Hank Pym 

“Michael Douglas was cast in the movie before I came aboard, and Hank Pym in the comics is a really rich and complicated character and knowing that we had Michael playing it, I wanted to really deepen that character.”

“I liked the idea that Pym could be a character in this movie motivated in the large part by guilt and tragedy and an obsession in his past, and the idea that he created this incredible technology but had mixed feelings about it in the way that I think Oppenheimer had, you know, about the use of his technology with the bomb, or even Nobel who created dynamite and when it started being a weapon, felt so guilty about it that he created the Nobel Peace Prize. We liked that idea of someone who creates this technology for positive means and how it gets co-opted and weaponised, and that was something that we added as well.”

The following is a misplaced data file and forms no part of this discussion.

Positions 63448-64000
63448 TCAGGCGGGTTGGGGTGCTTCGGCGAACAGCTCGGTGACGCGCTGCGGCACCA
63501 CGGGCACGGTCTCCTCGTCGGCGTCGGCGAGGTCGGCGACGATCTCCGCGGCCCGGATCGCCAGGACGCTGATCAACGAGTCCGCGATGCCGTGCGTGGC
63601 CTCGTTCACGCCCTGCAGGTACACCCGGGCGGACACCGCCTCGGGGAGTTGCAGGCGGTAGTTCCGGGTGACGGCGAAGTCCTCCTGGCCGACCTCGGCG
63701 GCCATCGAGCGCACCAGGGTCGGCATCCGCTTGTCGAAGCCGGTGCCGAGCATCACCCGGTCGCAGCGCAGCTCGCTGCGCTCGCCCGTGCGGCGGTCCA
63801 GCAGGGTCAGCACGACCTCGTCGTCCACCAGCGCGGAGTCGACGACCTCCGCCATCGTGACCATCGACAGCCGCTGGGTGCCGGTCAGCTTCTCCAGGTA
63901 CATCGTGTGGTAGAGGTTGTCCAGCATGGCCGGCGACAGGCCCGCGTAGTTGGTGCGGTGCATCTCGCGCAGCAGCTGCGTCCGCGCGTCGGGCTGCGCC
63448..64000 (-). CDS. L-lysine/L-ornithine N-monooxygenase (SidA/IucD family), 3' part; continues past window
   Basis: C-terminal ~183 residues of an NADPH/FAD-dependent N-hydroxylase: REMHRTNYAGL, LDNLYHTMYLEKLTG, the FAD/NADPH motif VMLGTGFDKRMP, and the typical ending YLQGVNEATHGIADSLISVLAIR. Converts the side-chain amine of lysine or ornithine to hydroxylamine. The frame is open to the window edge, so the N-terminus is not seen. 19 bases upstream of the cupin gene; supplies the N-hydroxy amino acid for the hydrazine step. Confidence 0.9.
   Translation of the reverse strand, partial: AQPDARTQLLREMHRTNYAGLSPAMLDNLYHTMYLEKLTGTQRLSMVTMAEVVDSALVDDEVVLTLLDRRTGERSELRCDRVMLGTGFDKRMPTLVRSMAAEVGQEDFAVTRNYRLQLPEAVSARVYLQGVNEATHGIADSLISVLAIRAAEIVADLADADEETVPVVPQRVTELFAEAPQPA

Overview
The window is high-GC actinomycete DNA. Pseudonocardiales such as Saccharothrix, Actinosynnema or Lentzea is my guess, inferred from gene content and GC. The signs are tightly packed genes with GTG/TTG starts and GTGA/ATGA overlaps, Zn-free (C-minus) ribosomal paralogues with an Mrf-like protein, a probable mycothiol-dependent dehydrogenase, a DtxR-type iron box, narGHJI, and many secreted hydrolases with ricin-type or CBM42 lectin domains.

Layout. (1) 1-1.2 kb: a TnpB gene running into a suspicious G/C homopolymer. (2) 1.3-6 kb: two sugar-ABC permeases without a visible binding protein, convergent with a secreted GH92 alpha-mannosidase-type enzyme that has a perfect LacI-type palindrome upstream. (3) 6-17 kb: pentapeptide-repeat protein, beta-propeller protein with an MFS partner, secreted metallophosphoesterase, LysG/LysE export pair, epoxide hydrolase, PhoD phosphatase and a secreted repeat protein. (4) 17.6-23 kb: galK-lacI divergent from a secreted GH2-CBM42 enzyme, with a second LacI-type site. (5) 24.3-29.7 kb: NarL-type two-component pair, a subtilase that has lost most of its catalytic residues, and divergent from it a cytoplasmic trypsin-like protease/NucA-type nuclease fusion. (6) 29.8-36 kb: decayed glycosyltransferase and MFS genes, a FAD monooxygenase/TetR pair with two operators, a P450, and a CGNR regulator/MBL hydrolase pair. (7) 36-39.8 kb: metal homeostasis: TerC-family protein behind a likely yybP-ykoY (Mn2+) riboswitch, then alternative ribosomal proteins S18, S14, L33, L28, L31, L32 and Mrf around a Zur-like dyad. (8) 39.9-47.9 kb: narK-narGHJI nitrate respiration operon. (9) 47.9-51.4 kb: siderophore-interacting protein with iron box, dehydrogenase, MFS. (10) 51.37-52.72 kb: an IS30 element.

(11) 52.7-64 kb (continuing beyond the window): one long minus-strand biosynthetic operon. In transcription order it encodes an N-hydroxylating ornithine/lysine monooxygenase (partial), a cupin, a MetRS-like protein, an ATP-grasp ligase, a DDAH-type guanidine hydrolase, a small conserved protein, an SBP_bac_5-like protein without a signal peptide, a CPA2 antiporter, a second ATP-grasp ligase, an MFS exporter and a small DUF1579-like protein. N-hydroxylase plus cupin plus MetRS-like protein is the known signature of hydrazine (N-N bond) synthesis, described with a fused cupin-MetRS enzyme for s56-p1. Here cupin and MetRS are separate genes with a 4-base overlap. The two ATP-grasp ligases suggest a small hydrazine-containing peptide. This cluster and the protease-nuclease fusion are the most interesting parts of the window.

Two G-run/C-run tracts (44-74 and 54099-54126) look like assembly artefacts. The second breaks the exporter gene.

The Falcon 

One of Ant-Man’s surprise cameos is an Avenger, albeit one of the lesser known ones – the Falcon. It’s not his only appearance either. He re-emerges in the end credit sting to tease Ant-Man’s role in Captain America: Civil War. Was this in Wright’s script? Or something that Reed – or possibly Marvel – added in? 

“I have to say that there were no requirements [from Marvel] about slotting in anybody else. The Falcon was something Adam McKay pitched early on, purely because the comic book nerd in both of us was like, ‘it would be great to see these two guys come up against each other.’ And it felt organic to the heist structure of the movie that before this big heist there’s this trial by fire where you got to send Scott in [to Avengers HQ], relatively untrained, to get this device.”